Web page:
Patterns and Similarities

June 19, 2016

As I’ve spent the past couple of years working with people and helping them
through the journey that is divorce, I’ve started to see patterns emerge.

As unique as every person is and as individual as every marriage is, there
really are similarities.

Unless you’ve actually been through a divorce before, you have no idea what
you are about to face… the lovely process that is divorce.

I don’t care how fabulous your lawyer is, they are not going to tell you
everything because it is just too much to deal with and again, unless
you’ve been through it…and they don’t see it from the eyes of the new
person that is facing having to deal with a divorce, with no understanding
of what that means. And who feels like their life is ending and their world
is imploding.

The actual ending of the marriage, the divorce paperwork, is the
easiest part. It’s everything that goes before it that’s difficult.

Too many people let things drag on too long for fear of rocking the boat
or not wanting to upset the other party too much. This seems to happen,
to be done by “nice” guys way too often. And they often end up losing a lot
because of handing things this way. Money and time with their kids are the
biggies. They just want to choose the option that appears easiest to deal with,
either just leaving things as they are, or even not dealing with them.

But what I have seen in the long run is the opposite.

Not making decisions, letting things go, not nailing down details creates
bigger problems the longer the situation goes on. And it creates a precedent
for not changing things.
If things have been okay like this for this long, why
do they need changing now? But they weren’t actually okay like that.  And
now it’s hard to go back and change it.

My advice is to find someone who understands what you are dealing with,
can help you understand what you need to pay attention to, and what the
consequences of the decisions and actions you are taking today are going to
have on your future. Find someone who can make sense of the insane world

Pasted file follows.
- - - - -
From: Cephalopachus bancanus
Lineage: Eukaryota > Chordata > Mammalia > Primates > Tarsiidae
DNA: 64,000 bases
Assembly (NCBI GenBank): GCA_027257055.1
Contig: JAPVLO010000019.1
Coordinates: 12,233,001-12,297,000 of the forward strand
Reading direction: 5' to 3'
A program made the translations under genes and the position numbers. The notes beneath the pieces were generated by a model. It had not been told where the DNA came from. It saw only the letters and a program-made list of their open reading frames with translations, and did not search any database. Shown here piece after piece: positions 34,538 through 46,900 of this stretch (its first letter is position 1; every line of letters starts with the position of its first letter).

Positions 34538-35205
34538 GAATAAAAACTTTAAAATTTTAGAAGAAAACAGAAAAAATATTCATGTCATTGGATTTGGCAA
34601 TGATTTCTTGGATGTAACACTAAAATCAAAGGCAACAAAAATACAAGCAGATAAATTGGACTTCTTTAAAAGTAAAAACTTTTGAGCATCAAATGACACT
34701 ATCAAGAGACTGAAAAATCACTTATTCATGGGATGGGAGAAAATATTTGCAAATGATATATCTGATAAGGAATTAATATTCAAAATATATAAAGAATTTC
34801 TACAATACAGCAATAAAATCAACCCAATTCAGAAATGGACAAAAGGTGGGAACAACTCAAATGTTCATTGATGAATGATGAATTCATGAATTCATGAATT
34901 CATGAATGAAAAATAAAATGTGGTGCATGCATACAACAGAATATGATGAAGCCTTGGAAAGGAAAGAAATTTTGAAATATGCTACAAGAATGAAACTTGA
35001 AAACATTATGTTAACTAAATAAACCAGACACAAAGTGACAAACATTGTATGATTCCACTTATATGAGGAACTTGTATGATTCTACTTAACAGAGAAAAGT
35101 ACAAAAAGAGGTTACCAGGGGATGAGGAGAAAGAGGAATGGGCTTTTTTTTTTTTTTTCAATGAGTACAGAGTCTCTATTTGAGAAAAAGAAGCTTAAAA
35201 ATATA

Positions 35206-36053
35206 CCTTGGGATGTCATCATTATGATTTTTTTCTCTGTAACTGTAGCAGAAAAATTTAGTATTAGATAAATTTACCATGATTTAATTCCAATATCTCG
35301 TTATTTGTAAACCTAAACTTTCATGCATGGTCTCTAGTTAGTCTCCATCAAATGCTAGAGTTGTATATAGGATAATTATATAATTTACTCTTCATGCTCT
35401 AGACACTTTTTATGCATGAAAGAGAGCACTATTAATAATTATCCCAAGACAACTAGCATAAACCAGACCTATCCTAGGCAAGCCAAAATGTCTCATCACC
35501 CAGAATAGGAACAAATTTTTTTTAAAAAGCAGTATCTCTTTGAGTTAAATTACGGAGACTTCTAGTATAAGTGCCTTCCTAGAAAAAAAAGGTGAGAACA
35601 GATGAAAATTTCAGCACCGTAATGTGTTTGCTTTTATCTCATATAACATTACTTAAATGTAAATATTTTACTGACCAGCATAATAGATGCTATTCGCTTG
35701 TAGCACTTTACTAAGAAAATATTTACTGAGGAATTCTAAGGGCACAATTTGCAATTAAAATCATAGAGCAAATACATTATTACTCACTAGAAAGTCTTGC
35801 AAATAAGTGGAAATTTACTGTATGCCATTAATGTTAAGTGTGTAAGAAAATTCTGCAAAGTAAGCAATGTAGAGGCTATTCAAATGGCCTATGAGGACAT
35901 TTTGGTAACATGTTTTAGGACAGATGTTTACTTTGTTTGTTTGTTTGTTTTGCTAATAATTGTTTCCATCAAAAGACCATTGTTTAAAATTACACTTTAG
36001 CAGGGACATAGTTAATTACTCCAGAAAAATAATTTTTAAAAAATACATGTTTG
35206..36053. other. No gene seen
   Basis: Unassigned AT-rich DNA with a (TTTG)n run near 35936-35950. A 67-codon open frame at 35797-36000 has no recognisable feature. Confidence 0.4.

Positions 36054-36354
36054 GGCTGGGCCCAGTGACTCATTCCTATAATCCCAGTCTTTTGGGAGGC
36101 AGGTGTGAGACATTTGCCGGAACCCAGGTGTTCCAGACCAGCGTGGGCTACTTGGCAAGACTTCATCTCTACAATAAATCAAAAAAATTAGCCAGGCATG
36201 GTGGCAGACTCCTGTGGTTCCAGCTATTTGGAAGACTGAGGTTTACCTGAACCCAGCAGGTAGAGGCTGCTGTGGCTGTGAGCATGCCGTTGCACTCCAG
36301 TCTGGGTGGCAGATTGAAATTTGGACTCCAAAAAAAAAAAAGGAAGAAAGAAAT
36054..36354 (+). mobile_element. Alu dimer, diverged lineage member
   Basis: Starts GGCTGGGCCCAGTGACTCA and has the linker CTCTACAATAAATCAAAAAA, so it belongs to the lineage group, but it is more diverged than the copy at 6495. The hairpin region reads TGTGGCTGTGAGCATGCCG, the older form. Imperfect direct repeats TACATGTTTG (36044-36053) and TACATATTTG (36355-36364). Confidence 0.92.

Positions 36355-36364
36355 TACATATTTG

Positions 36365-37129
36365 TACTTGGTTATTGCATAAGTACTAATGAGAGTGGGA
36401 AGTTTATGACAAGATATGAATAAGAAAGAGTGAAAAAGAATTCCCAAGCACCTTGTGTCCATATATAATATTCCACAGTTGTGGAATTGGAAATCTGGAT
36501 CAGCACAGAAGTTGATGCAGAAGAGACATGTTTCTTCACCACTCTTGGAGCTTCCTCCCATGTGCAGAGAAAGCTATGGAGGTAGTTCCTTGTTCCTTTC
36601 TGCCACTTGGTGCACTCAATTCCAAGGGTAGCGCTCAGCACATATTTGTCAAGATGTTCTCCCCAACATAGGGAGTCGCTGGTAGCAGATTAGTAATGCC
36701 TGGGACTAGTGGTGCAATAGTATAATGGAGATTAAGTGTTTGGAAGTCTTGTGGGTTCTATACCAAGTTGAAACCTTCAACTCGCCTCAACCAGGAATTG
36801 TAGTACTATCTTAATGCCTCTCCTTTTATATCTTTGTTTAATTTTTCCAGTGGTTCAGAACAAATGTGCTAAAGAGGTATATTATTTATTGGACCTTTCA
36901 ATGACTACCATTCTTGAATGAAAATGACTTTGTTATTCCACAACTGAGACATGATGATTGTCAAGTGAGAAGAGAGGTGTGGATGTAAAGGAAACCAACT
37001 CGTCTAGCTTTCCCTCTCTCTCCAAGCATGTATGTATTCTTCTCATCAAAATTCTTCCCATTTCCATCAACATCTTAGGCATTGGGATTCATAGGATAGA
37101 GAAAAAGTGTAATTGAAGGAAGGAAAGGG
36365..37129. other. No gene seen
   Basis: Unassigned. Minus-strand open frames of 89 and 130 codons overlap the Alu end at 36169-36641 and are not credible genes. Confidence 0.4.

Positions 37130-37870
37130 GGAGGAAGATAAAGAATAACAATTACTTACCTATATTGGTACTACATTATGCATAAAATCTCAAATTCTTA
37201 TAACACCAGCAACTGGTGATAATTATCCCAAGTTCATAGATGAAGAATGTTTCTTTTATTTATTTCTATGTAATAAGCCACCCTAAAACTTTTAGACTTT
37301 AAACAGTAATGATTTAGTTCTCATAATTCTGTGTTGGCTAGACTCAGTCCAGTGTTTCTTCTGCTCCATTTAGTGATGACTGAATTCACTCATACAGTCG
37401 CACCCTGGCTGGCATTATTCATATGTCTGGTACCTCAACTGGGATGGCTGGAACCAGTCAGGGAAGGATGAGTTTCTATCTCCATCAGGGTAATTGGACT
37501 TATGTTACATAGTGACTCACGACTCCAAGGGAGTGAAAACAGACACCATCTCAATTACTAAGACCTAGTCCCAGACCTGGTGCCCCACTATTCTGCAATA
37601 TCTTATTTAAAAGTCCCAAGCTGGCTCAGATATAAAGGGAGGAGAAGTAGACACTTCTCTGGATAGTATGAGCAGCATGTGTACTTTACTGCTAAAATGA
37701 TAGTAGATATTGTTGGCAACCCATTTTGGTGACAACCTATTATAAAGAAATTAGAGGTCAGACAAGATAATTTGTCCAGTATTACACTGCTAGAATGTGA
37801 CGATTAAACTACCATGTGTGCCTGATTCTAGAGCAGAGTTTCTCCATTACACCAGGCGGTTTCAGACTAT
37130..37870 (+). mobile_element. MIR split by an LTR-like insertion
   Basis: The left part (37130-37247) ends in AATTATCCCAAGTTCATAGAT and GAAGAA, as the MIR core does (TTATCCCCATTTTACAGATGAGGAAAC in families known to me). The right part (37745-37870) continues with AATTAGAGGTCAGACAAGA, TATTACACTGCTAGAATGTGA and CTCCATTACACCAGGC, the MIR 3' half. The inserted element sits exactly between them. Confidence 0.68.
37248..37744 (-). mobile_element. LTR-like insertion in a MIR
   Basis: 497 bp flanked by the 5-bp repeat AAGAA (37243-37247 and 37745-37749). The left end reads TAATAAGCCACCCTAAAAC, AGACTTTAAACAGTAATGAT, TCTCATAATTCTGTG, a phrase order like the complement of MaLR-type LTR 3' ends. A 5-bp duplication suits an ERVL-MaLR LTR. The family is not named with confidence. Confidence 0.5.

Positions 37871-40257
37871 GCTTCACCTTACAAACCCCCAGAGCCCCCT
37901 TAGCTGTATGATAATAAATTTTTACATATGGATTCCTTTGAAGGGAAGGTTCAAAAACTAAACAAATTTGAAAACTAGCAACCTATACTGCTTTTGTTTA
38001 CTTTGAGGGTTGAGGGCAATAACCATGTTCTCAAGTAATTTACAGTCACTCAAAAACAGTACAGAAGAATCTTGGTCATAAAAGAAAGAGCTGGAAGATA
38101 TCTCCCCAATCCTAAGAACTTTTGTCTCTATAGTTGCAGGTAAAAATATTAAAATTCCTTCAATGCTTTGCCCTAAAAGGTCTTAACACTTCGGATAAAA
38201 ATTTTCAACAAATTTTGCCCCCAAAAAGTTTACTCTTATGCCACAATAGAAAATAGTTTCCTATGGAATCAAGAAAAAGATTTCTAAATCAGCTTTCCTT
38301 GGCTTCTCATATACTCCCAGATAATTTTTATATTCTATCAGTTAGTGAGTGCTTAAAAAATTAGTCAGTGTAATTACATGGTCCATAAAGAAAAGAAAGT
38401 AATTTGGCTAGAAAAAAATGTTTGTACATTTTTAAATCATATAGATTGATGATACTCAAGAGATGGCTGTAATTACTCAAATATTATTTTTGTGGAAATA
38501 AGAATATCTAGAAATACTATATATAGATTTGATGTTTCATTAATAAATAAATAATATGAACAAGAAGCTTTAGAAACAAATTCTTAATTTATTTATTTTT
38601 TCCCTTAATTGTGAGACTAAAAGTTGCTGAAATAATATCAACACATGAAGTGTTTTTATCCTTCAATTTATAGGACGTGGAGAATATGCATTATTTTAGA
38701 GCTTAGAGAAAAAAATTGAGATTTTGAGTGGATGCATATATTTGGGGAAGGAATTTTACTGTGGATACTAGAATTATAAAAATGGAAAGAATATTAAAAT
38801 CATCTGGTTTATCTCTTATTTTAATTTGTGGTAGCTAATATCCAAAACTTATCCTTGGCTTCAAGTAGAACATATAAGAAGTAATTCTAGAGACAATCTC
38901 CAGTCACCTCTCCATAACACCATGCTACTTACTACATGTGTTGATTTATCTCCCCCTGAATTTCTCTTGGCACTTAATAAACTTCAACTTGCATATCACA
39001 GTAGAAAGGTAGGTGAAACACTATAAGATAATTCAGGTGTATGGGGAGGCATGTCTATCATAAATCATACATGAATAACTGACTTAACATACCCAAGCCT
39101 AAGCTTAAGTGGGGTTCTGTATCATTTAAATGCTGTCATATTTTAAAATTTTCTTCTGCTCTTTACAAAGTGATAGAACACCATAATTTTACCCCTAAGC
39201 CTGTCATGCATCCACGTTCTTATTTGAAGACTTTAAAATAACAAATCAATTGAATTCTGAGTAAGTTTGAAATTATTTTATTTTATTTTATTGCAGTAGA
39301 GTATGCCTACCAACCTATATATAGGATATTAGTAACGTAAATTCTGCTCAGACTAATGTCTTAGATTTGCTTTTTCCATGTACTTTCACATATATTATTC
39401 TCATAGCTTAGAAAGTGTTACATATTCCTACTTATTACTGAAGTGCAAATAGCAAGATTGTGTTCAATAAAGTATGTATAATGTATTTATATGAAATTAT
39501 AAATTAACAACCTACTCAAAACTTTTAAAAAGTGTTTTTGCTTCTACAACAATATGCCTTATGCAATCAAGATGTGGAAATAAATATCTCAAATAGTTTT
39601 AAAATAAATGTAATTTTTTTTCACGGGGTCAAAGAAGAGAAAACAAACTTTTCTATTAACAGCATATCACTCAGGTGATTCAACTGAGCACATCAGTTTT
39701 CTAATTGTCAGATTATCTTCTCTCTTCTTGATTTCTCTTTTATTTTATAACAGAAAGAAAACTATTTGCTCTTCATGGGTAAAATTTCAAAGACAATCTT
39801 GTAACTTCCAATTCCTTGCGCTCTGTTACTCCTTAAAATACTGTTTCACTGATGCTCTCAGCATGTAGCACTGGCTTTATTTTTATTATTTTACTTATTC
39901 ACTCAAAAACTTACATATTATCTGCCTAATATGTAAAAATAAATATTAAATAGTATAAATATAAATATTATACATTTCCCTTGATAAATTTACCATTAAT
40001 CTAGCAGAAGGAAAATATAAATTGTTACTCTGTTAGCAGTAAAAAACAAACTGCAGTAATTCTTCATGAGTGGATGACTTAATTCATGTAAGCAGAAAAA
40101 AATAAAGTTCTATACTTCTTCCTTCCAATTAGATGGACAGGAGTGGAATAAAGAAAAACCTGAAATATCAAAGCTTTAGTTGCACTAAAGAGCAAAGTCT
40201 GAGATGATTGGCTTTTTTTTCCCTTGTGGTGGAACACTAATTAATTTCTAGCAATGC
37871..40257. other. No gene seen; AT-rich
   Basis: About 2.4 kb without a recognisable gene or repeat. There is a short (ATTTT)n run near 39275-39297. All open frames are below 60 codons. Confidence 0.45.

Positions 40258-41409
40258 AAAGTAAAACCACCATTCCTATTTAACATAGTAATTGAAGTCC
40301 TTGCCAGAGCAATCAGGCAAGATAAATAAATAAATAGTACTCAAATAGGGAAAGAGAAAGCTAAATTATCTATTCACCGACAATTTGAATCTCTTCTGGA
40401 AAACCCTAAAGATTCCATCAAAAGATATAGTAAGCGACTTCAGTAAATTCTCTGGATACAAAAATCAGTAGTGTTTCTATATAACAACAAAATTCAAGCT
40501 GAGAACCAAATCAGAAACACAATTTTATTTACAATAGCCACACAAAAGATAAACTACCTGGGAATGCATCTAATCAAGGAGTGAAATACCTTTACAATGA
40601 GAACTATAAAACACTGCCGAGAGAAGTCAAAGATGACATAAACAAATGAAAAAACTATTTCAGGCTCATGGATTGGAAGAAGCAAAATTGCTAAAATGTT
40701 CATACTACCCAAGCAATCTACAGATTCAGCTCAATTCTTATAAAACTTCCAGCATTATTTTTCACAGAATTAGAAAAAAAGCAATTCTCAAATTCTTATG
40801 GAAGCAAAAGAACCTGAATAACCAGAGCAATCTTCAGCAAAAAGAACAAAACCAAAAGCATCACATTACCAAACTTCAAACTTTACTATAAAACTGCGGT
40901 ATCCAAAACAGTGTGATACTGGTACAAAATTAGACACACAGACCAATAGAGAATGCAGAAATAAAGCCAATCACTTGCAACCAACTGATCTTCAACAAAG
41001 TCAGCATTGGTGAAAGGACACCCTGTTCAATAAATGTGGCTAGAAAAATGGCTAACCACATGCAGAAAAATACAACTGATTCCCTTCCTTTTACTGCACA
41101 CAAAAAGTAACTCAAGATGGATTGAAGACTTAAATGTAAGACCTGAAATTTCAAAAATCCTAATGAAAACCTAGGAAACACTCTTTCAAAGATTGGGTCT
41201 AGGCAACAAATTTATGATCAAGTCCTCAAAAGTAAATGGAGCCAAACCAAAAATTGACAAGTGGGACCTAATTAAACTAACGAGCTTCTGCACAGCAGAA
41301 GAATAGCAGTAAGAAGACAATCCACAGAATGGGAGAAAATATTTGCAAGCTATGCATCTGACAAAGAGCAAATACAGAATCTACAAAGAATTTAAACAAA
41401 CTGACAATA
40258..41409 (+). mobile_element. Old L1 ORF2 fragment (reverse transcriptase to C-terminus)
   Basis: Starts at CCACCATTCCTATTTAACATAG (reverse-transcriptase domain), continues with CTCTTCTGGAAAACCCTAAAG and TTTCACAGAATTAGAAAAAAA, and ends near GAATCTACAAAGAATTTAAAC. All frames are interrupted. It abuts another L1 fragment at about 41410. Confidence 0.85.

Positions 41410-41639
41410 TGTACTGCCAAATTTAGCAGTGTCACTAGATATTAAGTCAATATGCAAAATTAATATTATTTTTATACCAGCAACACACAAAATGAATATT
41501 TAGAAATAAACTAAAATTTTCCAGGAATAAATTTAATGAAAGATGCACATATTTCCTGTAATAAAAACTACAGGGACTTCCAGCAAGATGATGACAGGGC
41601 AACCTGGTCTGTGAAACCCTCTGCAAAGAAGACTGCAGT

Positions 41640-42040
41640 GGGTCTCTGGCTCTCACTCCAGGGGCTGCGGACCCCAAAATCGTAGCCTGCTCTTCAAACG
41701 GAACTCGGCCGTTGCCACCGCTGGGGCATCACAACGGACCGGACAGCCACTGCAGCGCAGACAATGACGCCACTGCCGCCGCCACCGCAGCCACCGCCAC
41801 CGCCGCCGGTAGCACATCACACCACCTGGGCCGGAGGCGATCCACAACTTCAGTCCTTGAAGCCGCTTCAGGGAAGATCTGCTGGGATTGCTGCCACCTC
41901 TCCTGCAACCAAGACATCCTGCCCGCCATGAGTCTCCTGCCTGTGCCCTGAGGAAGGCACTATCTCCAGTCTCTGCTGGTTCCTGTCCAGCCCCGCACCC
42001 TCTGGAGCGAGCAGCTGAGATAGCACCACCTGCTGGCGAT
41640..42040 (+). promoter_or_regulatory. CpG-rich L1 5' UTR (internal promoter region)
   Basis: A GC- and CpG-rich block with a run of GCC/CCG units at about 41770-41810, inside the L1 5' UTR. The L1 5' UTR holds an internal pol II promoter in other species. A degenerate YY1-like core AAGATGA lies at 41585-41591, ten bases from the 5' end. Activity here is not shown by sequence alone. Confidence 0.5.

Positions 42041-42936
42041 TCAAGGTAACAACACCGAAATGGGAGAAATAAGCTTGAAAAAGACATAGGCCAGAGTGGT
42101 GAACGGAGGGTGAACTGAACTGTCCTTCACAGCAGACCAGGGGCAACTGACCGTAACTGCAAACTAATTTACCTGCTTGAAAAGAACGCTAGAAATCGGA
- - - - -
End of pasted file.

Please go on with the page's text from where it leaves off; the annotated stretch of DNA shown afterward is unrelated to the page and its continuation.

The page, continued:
you are dealing with at the moment. Who can help you sort through the
craziness you are dealing with.

At least then you will be making informed decisions.



Decisions you make today…

September 17, 2013

Yesterday was Stepfamily Day. I know you may never
have heard of the day, even though it was first started
in the U.S. 16 years ago, and I suspect right now, you
can’t even contemplate getting to the point where you
are part of a stepfamily. But, consider these facts:

  • One in three North Americans live in a stepfamily;
  • More than 50 per cent of North Americans will live
    in a stepfamily at some point of their lives;
  • 30 per cent of children are growing up in stepfamilies.

There is a very good chance you will end up in a stepfamily situation.

But then again, you may already know this. Apparently
“parenting differences” is the #1 reason that remarried
couples, sometimes called encore marriages, end up
breaking down. About 37 per cent of U.S. second marriages
end before they hit the 10-year mark. And 20 per cent of
Canadian second marriages never make it to the eight-year
mark. That’s one in every five second marriages!!

What the stats can’t tell us is the emotional turmoil that comes
with having to deal with divorce. The anger, the bitterness,
the vindictiveness, the sense of helplessness, the sense of
fear, the tiredness, the confusion…it goes on and on.  You
honestly don’t know what it’s like until you have personally
been in the situation.

And here’s something else you may not realize: the agreements
you make as you deal with your divorce — the parenting
agreements and the financial agreement — are what you will
be living with for the rest of your life.  It’s very very important
that you make the right choices and the right decisions at the
beginning of this process. It takes a lot of time and a lot of
awareness to figure it out.  And the legal process is a long,
complicated, convoluted one. Whether you choose to do
mediation or go to court, can cooperate civilly with your ex
or find yourself in an intensely high-conflict situation, it is
important that you handle things right, from the beginning.
Your future depends on it. And your future stepfamily will
be dealing with the choices you make now.

Something to keep in mind.